It’s fun as well as exercise in a dance class for seniors
The Surrey Hills Neighbourhood Centre was already abuzz with Bollywood dances ke chaahne wale as I entered. While Yvonne said she lived a street away, Kerin had travelled all the way from distant Altona Meadows so as not to miss the rare opportunity to learn engaging Bollywood dancing.
As part of this year’s 33rd Victorian Seniors Festival, older members of the community were invited to take part in a low-impact movement Bollywood dance class.
After typically Hindustani delays in last-minute preparations, Assistant Manager Melanie Sanders invited us inside the hall, while Hung To, of activity sponsor Alpha Hearing, adorned some 35 visibly keen-to-learn seniors’ necks with colourful silk scarves for our Bollywood dancing lesson. Most of us happily donated a gold coin towards expenses.
Then salwar-kameez attired and eager to teach, Jagriti Bhatia, Director, Ignite Bollywood Dance Company, her dupatta meaningfully wrapped around the waist, introduced herself and initiated the no back-flips program of active ageing through Bollywood dancing.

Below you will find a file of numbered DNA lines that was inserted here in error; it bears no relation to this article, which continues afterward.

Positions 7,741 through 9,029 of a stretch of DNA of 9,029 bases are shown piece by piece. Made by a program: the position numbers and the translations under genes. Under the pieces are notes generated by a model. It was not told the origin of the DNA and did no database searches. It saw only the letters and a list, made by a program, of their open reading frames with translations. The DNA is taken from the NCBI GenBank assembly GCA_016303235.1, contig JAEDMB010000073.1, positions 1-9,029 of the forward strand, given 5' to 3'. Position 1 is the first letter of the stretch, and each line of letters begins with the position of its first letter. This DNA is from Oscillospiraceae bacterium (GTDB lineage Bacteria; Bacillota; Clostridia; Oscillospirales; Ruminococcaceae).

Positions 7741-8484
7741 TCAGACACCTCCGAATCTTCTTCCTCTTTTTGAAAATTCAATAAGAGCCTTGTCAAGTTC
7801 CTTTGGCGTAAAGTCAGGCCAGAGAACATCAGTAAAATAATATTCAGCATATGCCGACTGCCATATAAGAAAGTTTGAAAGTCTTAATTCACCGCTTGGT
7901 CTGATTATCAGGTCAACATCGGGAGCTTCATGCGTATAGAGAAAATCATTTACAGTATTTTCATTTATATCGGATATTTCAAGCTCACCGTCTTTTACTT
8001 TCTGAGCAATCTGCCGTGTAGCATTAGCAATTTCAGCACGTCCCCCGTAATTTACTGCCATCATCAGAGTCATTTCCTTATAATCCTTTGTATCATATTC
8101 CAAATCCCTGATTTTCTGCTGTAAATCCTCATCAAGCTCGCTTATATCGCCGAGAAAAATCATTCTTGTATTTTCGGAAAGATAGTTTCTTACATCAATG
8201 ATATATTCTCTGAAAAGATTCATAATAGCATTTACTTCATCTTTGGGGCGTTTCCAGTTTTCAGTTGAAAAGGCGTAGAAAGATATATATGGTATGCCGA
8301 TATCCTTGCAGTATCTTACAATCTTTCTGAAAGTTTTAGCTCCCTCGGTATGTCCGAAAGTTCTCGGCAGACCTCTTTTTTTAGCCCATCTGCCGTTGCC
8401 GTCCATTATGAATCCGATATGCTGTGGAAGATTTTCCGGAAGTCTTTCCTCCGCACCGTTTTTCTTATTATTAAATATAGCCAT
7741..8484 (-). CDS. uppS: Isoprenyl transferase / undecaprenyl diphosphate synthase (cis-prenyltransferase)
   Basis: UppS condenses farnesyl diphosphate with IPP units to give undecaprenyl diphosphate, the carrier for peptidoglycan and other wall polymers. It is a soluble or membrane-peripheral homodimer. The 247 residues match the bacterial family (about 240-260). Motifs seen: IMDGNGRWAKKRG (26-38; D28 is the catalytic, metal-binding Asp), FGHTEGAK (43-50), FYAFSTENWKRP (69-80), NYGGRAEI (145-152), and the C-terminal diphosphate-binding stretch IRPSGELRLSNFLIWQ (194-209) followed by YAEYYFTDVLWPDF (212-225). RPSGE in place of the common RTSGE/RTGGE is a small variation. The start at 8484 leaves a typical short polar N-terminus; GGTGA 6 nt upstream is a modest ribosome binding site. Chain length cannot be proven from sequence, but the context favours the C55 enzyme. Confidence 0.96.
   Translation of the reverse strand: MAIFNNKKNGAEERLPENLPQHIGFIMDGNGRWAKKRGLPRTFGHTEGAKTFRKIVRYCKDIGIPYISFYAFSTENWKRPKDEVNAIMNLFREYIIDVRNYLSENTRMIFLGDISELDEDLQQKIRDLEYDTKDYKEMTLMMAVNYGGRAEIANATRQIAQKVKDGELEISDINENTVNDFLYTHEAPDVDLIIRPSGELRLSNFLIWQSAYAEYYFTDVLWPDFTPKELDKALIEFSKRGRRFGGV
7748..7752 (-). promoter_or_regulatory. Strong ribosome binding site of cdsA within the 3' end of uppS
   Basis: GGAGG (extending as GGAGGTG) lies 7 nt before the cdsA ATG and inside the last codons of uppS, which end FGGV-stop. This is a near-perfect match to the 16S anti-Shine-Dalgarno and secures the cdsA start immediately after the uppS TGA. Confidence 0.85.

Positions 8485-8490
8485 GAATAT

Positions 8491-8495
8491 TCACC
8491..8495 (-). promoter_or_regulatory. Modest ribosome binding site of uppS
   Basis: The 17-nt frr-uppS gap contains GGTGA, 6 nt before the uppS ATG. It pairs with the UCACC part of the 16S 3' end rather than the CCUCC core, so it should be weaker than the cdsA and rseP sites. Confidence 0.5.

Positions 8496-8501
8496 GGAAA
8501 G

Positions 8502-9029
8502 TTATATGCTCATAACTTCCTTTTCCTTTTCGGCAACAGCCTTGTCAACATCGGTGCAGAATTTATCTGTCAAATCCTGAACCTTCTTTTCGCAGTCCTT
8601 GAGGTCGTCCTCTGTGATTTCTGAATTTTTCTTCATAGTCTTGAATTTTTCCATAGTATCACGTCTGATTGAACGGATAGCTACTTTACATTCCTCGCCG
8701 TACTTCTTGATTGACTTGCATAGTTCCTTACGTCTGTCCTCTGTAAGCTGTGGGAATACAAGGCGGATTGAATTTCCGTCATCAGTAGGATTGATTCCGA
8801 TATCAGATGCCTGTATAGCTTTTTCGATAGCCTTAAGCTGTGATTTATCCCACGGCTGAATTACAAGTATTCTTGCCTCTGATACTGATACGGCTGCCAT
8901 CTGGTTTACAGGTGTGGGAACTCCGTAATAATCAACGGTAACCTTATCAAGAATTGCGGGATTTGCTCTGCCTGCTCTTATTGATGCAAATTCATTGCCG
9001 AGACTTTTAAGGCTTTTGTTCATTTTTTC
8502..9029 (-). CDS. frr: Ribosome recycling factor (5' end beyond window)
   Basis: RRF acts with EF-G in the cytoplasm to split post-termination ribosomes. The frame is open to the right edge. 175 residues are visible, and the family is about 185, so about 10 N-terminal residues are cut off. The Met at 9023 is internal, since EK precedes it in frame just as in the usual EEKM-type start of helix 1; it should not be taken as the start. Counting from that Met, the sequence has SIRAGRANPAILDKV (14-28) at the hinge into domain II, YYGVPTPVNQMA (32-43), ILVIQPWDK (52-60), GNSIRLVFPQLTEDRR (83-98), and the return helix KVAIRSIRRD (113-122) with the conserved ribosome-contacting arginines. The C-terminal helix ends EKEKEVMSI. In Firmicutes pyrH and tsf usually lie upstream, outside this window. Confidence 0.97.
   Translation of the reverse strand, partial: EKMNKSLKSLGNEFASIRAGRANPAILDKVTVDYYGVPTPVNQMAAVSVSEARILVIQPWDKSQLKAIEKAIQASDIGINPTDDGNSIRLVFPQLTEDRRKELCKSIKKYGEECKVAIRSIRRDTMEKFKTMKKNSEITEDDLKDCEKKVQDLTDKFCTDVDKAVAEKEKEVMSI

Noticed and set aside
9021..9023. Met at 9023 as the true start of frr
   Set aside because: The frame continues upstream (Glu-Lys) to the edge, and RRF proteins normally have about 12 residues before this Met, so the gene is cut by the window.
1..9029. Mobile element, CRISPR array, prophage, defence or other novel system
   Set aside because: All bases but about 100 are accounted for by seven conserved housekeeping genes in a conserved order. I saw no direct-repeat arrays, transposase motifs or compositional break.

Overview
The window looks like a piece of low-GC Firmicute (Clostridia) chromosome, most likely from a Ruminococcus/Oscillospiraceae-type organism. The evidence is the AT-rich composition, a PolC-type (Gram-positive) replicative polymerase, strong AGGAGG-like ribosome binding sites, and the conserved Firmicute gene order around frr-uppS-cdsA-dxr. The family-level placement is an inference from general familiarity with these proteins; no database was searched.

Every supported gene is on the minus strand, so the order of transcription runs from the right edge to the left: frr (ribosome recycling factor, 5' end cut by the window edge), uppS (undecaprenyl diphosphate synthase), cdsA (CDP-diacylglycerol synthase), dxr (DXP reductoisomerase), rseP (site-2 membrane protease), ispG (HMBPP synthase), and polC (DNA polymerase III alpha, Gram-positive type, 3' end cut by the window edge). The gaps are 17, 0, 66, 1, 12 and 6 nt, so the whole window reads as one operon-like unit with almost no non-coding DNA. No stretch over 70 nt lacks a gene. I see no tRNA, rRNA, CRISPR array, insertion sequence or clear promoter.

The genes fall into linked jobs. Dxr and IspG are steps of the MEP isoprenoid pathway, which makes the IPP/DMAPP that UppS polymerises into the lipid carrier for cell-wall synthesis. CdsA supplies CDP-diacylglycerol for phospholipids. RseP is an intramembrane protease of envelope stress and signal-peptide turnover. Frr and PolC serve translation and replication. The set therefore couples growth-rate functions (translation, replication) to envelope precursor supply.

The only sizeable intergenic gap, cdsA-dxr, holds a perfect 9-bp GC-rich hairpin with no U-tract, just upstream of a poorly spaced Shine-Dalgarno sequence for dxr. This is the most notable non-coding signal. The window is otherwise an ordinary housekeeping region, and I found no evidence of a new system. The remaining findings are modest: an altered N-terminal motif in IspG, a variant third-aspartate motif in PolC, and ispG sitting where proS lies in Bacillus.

First things first, Jagriti advised that if suffering with a physical constraint, one could not participate in the dancing, but instead enjoy the enthralling moves just watching the rest of us perform.
Hands folded and with a mini-bow, the humble Indian greeting, Namaste – was vocally practiced and well received.
Then, the movement called ‘Ha-ha’: two steps either side, shoulders up and down, and movement of arms, hands and wrists was introduced.
As the initial Ha-ha was rather lukewarm, energetic Jagriti demanded we put life into it, and continued roars of enthusiasm resulted.
The next movement introduced, ‘Basketball’ saw the seniors, their arms raised high – this side and that, stretch themselves in ball-throwing postures. This was also adopted with as much gusto. With most seniors by now panting, a two-minute break was allowed.
Now came the vigorous ‘Dog Owner’ step, in which imagined dogs on leads at the beach were tugged from one side of the body to another, shoulders to toes going wild with movements. The seniors mimed walking on their toes on the sand, as fast and loud Bollywood songs were being played.
A thirty-minute introductory workout quite sufficient as the first lesson, the seniors greeted each other, prayed that such afternoons of sheer learning enjoyment would persist even beyond the Seniors’ Week, and then enjoyed dhokla, biscuits, eclairs and tea/coffee.